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Engineering Design Challenge to be held virtually after postponement from April

Wayne Johnson, Ph.D., examines a drone with mechanical engineering student Lydia Poole before the COVID-19 pandemic. Drones like this one will be used during the 2020 Engineering Design Challenge.

Due to the COVID-19 pandemic, the Georgia Southern University Engineering Design Challenge (EDC) 2020: Eagle — Remotely Operated Aerial Reconnaissance (ROAR) was moved to November 7 and will be presented virtually through Zoom at 1 p.m. It will also be recorded for future viewing.

The contest, which was originally going to be a drone race, will be scaled down with three high school teams participating. As in the original contest, teams were able to design their 3D-printable grappling systems, which the drones will use to pick up a payload, a weighted, 3D printed tripod. The systems were printed at Georgia Southern facilities.

However, the teams have now made video presentations about their designs and the mechanics of drone flight because the live flight portion of the contest couldn’t be completed.

“The EDC 2020 Eagle — ROAR drone-themed competition was partly inspired by NASA’s current mission to Mars, which is carrying a Mars rover appropriately named Perseverance,” said Wayne Johnson, Ph.D., EDC director and mechanical engineering professor on the Armstrong Campus. “Perseverance is exactly what our EDC teams demonstrated. They have risen to the myriad of challenges posed not only by EDC, but also by the many COVID-19 related changes to how we work and interact with each other.”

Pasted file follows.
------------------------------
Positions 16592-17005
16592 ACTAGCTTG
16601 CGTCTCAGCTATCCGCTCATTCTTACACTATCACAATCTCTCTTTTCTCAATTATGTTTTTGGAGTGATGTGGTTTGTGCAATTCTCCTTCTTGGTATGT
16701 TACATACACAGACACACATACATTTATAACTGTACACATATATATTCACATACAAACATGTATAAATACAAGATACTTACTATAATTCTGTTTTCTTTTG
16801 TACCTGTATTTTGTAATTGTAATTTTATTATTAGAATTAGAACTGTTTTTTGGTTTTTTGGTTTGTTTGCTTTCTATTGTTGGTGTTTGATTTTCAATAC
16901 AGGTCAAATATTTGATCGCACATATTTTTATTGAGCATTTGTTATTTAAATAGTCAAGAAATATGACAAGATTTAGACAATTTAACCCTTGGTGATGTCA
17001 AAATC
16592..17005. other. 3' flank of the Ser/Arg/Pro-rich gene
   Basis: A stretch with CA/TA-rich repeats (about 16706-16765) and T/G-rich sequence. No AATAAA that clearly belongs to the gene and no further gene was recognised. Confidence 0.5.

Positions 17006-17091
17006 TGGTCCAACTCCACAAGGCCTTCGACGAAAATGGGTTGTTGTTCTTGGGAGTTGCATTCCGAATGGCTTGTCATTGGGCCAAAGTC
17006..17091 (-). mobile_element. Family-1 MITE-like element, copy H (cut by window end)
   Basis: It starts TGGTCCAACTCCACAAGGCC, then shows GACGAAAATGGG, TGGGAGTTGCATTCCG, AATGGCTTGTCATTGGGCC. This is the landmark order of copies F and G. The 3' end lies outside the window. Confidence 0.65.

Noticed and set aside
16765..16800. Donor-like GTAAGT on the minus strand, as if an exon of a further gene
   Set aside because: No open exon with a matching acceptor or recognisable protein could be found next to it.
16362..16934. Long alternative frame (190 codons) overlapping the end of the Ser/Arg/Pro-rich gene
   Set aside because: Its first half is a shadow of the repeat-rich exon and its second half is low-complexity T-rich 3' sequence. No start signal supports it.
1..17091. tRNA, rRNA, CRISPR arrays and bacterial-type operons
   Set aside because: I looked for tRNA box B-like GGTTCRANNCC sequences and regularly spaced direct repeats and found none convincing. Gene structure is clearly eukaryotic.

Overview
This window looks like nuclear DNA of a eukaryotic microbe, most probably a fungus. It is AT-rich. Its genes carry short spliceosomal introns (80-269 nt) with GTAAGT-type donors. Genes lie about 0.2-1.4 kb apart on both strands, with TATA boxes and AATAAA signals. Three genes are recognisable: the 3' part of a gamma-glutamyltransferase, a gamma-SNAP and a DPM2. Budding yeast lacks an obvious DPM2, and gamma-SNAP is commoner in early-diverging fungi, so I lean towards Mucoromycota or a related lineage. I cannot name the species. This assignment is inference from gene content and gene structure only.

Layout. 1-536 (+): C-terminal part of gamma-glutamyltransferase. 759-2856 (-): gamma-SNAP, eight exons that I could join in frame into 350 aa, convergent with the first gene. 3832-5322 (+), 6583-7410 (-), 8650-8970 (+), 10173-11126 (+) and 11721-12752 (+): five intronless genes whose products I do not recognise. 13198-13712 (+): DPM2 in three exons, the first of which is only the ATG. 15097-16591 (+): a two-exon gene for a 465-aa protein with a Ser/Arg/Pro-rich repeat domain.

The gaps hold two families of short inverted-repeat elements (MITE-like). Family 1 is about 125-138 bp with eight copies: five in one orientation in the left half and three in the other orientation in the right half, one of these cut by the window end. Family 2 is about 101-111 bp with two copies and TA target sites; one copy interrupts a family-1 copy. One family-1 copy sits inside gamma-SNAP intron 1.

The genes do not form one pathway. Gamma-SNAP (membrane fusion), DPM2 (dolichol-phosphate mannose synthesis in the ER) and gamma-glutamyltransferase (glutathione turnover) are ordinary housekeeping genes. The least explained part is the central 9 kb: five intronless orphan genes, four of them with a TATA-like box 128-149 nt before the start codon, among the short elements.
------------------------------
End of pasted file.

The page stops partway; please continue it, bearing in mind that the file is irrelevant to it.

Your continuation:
Five Georgia Southern engineering students and Gulfstream engineers provided guidance to the teams through virtual meetings.

“The use of virtual meeting resources played a vital role in allowing the students to continue their work in the fall,” Johnson said. “They were already using these resources for their regular high school classes. Given the continued global footprint of various industries, our student teams gained valuable exposure to a distributed collaborative working environment.”

Johnson said the College of Engineering and Computing hopes the EDC will showcase the opportunities offered to prospective students.

“The Armstrong Campus in Savannah is expanding our course offerings in mechanical engineering, so students can continue to live and work in Savannah while pursuing the first three years of their degree,” Johnson said. “Regardless of the campus, the College of Engineering and Computing offers outstanding and dedicated faculty who will prepare students for whatever engineering challenges they may encounter once they leave our Eagle’s nest.”

To watch the online competition, RSVP at


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